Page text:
Computation Section
Subunit Inventory Analysis
 Systems - Push Network




A worksheet with the push tree structure shown is below. The example has the same structure as the figure at the left. Our illustration is a doctor's office that performs a specialized procedure. Patients enter the process at operation 1 at a rate of 3 per hour. After a registration procedure that takes on average 0.3 hours, half the patients to to operation 2 where they see a 0.5 hour movie that explains the procedure. Three patients see the movie together. After the movie, the patients go to the payment area where a secretary schedules the actual procedure for a later date.

The other half of the patients have already seen the movie, so they go from the entering operation to the treatment operation at 3. This operation treats one patient at a time and the treatment requires 0.5 hours. In 90% of the cases, the treatment is successful. If the treatment is successful, the patient goes to the payment area. If it is not successful, the patient goes to a diagnosis room where the doctor tries to identify the problem. Again this process takes 0.5 hours.

Only 60% of the patients passing through diagnosis return to the treatment operation. The others leave the system, perhaps to return on another day. The diagnosis office also receives one patient an hour that does not pass through the other steps. Patients thus receiving diagnosis are returning from a prior visit or are referred by other doctors.

In the model shown below, we treat the entering, diagnosis and pay operations as queues to reflect the random nature of arrivals to these operations. The movie is a batch operation with a lot size of 3. All other lot sizes are 1 throughout the system. Since there is no variability in the treatment operation, we treat this as a process. We do not place a value on the products, in this case patients, nor do we deal with setup costs or setup times. It is the nature of the problem that we are most interested in the number of patients in the system and the time they spend in the office.

Discussion about the network is below the worksheet illustration.


Starting in row 21, we enter data that describes the external flows and network structure. In row 23 we see the flow of 3 per hour entering the system at Enter and one per hour entering Diagnose. The flows through the operations are computed using matrix algebra and are shown in row 24. These flows are transferred to row 4 for the analysis.

The network structure is defined in the Transfer Out matrix, P. A nonzero entry (i,j) indicates the proportion of the flow passing through operation i that is passed to operation j. The first row shows the division of the entry flow to the movie and treatment operations. All the movie participants go directly to the payment operation. 90% of those passing through treatment go to payment, while the remaining 10% go to the diagnosis operation. 60% of the diagnosis patients return to treatment while the others leave the system. Note that the entries in a row of P need not sum to 1. In a case such as this where the entries represent mutually exclusive alternatives, proportions that do not sum to 1 imply that the missing patients leave the system.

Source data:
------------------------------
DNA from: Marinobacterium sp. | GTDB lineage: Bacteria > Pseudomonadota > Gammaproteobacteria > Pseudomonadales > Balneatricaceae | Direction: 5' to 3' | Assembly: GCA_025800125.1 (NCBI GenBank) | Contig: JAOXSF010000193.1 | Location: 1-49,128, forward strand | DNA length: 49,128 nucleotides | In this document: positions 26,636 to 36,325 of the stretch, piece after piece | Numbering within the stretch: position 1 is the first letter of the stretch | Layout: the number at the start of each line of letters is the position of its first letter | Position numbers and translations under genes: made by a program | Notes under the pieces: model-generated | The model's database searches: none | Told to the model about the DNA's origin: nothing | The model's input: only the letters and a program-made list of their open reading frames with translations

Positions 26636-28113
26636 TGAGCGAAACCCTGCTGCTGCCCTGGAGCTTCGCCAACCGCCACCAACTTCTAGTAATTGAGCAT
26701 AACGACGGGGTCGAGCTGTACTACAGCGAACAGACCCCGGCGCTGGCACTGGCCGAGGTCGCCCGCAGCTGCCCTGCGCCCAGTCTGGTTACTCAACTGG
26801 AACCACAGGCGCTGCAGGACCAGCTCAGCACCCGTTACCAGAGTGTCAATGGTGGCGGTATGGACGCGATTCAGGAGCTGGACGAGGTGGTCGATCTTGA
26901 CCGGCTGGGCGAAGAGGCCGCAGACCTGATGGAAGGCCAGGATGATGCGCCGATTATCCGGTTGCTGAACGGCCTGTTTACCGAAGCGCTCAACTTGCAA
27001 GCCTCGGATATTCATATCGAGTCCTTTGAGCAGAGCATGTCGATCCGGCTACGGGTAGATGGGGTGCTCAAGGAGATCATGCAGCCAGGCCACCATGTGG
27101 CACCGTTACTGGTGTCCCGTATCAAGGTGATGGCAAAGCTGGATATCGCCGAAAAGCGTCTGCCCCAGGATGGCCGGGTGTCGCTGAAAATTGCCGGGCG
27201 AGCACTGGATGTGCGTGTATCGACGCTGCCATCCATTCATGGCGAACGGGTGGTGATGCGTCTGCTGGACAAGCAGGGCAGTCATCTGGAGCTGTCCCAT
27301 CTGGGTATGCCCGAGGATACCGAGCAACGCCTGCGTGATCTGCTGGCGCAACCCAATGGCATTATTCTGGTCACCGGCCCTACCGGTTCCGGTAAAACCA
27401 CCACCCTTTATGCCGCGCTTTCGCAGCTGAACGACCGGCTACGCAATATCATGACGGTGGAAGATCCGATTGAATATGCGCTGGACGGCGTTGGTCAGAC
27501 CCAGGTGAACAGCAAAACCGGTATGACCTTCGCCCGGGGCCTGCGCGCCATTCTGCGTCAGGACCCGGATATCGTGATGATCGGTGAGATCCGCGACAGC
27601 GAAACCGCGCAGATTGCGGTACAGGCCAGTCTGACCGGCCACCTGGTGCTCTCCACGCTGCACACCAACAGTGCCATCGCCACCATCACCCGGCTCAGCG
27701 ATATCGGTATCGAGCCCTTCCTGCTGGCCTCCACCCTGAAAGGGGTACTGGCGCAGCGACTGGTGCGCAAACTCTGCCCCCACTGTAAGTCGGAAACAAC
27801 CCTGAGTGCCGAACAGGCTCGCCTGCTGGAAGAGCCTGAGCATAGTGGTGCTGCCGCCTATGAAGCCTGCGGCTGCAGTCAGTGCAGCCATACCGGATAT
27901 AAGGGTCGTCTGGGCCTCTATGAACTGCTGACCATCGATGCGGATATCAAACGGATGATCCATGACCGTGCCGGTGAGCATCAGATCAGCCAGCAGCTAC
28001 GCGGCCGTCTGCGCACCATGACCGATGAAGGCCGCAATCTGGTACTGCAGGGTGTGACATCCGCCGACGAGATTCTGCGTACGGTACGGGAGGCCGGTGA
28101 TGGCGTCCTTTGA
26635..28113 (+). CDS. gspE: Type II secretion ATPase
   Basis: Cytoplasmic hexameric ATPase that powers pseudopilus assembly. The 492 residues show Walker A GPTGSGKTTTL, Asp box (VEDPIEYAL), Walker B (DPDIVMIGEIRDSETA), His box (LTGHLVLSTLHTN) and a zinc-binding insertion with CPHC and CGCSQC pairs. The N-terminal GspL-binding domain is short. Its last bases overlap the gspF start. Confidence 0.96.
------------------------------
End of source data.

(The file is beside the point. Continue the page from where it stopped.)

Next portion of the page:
The Augmented Matrix is constructed by the add-in. Its inverse is used in the computation of the flows.

For the network structure the input and output lot sizes are not automatically related. Although it is still logically correct that the input lot size of an operation should equal the output lot size of its immediate predecessors, the network option allows an operation to have any number of successors and predecessors. Since the lot sizes would be difficult to automatically relate, we leave the coordination of lot sizes to the modeler.

Although it is easiest to think of the entries of the transfer out matrix as probabilities or proportions, the entries of the matrix can have any non-negative entries as long as the augmented matrix is not singular.

Reviewing the results for the example, we see that the total WIP is 9.16 patients. The average time a patient spends in the office is 2.29 hours. A culprit in this system is the movie. Although the movie only lasts 0.5 hours, the average time spent in this operation is almost three hours. The problem is the time it takes to gather the 3 patients for the movie and then to split them up for final processing. Since patients arrive for the movie every 45 minutes, it would be much better to use a batch size of 1.

It is interesting to vary other parameters of the system. For example, what is the effect of changing the maximum utilization of the queues from 80% to 90%? This reduces the need for two employees, but the patient time in the office more than doubles.

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tree roots

Operations Management / Industrial Engineering
by Paul A. Jensen
Copyright 2004 - All rights reserved